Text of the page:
The duo hired to execute this pilot approach, Scottie Ellis and Nick Gilyard, worked in tandem with FMG’s social impact team as well as the editorial and audience development/social media teams of various newsrooms. Their primary focus was to connect projects on underreported issues our teams were working on with communities who already care deeply about those subjects. They built systems to track how various teams reached out to key members and groups within communities, in ways that both strengthened proactive relationship development with those groups, while also being careful to understand how news teams may be reaching out to the same communities.
Nick and Scottie featured prominently at live events alongside editorial staffers, or in contexts where editorial staff couldn’t easily travel, such as a 14-stop college campus and live event tour for Fusion. Scottie managed deep, ongoing relationships with key organizations, such as the Muhammad Ali Center. Nick became a recurring face on Fusion’s Snapchat channel. Their approach was to partner with multiple newsrooms, and the various functions of those newsrooms, to ensure that a commitment to community wasn’t an unfunded mandate.
But because the community liaison duo worked across teams, their budget lay with the Center for Innovation and Engagement — not across newsrooms themselves. So, when the center was cut as part of a large-scale layoff at Univision in late 2016, the community liaison duo disappeared with it. While Nick and Scottie’s seven-month run provided glimpses of the value of connecting the dots to build broader, more proactive, ongoing dialogue with communities passionate about the beats on which FMG newsrooms were reporting, their tenure didn’t last long enough to show the deeper, long-term benefits of this sort of work.
Having employees dedicated to this kind of relationship-building and management ensures that such work doesn’t fall by the wayside. But the long-term value of such an approach requires knowing you can sustain the investment.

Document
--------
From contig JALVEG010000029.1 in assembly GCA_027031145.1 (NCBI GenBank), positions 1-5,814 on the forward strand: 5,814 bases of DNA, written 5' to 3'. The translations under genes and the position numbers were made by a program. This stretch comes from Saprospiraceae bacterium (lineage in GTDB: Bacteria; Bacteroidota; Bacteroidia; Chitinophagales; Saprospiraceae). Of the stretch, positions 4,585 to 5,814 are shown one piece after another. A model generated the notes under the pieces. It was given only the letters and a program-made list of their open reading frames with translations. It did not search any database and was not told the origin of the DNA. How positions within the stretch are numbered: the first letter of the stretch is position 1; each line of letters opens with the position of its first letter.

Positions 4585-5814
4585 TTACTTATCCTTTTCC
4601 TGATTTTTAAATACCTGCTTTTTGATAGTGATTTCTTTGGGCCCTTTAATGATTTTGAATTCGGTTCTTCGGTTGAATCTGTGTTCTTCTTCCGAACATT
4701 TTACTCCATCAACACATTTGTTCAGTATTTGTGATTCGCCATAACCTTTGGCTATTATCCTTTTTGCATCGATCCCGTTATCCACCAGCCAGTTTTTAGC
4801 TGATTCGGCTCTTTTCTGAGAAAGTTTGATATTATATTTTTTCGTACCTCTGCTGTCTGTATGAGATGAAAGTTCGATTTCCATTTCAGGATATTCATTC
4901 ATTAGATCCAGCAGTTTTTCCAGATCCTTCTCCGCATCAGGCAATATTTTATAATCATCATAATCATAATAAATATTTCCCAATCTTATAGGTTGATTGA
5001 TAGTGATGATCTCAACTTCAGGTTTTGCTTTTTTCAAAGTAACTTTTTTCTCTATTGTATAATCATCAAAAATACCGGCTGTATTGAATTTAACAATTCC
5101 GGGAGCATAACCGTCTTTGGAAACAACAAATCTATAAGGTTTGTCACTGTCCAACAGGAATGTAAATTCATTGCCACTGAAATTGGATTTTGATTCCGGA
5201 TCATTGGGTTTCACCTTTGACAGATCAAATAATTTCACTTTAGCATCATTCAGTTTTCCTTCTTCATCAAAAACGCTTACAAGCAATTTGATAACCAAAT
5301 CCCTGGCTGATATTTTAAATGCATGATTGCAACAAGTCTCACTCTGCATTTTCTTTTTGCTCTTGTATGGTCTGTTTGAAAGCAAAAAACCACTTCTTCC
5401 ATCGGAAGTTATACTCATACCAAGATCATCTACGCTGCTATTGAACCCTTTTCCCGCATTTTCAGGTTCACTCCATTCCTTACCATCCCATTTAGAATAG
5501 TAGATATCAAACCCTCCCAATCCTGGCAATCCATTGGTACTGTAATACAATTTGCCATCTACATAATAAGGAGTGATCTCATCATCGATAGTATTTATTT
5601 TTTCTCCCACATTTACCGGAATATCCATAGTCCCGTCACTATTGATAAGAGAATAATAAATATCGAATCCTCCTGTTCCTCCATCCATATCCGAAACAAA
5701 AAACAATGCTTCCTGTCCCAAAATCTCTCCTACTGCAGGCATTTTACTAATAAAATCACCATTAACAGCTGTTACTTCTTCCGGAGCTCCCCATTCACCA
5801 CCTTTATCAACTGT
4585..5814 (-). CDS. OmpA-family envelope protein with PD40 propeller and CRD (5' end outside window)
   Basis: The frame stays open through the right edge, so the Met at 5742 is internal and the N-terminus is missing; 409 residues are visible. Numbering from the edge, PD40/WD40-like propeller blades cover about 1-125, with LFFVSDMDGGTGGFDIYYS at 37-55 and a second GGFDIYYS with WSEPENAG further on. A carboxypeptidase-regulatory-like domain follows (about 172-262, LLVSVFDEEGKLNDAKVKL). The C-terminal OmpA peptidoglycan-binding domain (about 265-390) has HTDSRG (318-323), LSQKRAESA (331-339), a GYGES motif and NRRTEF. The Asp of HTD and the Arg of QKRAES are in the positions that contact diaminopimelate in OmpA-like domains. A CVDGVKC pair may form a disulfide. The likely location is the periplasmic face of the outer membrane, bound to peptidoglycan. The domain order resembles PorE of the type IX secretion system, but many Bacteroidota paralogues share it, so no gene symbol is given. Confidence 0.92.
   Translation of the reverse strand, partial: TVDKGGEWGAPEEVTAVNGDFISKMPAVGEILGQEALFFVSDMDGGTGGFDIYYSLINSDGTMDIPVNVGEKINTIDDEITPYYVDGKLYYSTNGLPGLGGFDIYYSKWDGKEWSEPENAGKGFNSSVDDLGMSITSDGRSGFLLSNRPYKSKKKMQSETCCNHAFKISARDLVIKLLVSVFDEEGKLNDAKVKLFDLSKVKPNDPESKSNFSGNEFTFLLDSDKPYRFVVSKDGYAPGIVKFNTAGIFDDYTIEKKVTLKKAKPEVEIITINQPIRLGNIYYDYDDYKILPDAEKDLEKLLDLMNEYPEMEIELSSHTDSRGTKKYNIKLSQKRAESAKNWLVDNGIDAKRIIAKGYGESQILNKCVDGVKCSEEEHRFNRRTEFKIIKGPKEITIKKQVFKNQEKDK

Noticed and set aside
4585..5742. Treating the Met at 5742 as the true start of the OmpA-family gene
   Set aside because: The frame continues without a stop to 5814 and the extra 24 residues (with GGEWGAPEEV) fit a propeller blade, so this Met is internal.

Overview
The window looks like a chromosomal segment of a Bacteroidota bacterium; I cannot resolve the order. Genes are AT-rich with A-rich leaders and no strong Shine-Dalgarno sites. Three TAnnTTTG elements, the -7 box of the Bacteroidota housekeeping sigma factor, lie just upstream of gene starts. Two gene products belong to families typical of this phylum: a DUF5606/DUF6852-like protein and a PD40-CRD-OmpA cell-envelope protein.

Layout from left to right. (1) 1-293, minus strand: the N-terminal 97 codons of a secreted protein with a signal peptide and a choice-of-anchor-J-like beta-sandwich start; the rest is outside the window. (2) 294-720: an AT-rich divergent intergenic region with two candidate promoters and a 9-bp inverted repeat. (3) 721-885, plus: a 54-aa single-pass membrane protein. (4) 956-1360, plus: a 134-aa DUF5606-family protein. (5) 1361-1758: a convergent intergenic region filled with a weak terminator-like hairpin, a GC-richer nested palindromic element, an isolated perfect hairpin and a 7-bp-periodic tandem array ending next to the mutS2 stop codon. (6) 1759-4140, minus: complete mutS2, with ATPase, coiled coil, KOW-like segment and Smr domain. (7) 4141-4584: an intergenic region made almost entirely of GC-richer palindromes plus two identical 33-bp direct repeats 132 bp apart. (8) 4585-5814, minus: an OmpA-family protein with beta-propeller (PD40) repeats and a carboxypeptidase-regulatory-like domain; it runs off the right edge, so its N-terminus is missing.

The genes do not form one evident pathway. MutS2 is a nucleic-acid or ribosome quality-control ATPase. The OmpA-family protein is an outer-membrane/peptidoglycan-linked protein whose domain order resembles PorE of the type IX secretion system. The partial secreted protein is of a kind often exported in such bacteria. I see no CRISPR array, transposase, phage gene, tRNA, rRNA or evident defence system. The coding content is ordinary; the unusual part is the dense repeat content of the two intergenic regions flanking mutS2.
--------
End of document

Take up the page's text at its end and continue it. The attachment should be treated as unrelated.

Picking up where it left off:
Also, consider Discourse’s unique approach to social media: The publication leverages it more as an engagement and education tool than a promotional tool, as it’s traditionally used by media outlets. One simple approach that Discourse takes, for example, is asking follow-up questions to Twitter users who share its articles.
Discussion around an issue often tapers off once a story is published and promoted, as it’s no longer the news organization’s focus. Discourse, on the other hand, tries to engage communities in its editorial process, from before reporting begins all the way to post-publication. How? By encouraging community members to take conversation beyond its platforms and continue debating elsewhere — both online and off. That’s why Discourse holds editorial postmortems with its readership in various forms, including Twitter chats and live-streamed Q&As. The publication also frequently holds in-person “listening events” where stakeholders gather to share their views, questions and concerns around a Discourse project.
At the core of both these examples is the idea that relationship development with the communities that a publication seeks to engage must be a priority, and that newsrooms benefit when they see themselves as providing services (i.e. context, listening, dialogue, community participation) and not just products. On one hand, it’s crucial that this work not be an unfunded mandate and is considered part of the newsroom’s work. On the other, you must be careful to know you can maintain the momentum you started; building long-term relationships within key communities, only to drop the commitment halfway through, could risk doing more harm than good.
Making realistic progress on serving communities
We hope that what Discourse is learning from the development of its engagement strategy proves useful for how all newsrooms can approach reporter-community relationships. And we’d love to see news organizations implement a sustainable “community liaison” program, much like the one that was piloted at Fusion.
Beyond these more ambitious projects, we’re eager for all newsrooms to find new, realistic ways to invest in making genuine connections with their communities.
For instance, give editorial staffers a chunk of time every week to incorporate more community engagement into the newsroom. Discuss the perspectives of various communities in daily work conversations — a process that will be much easier if the newsroom has diverse participants within it. Find ways to collect and share what everyone is hearing and learning from the communities the newsroom serves, even informally.
Making a commitment to better understanding the communities we seek to reach is crucial for all our newsrooms — even if progress sometimes comes in tiny steps. The challenges of increasing community engagement with our newsrooms requires us to move beyond only thinking about the news products we develop. We must consider the ways in which news acts in service of people’s daily lives, and fits within lives that don’t revolve around being our audience. That means trying to understand the range of communities we strive to serve.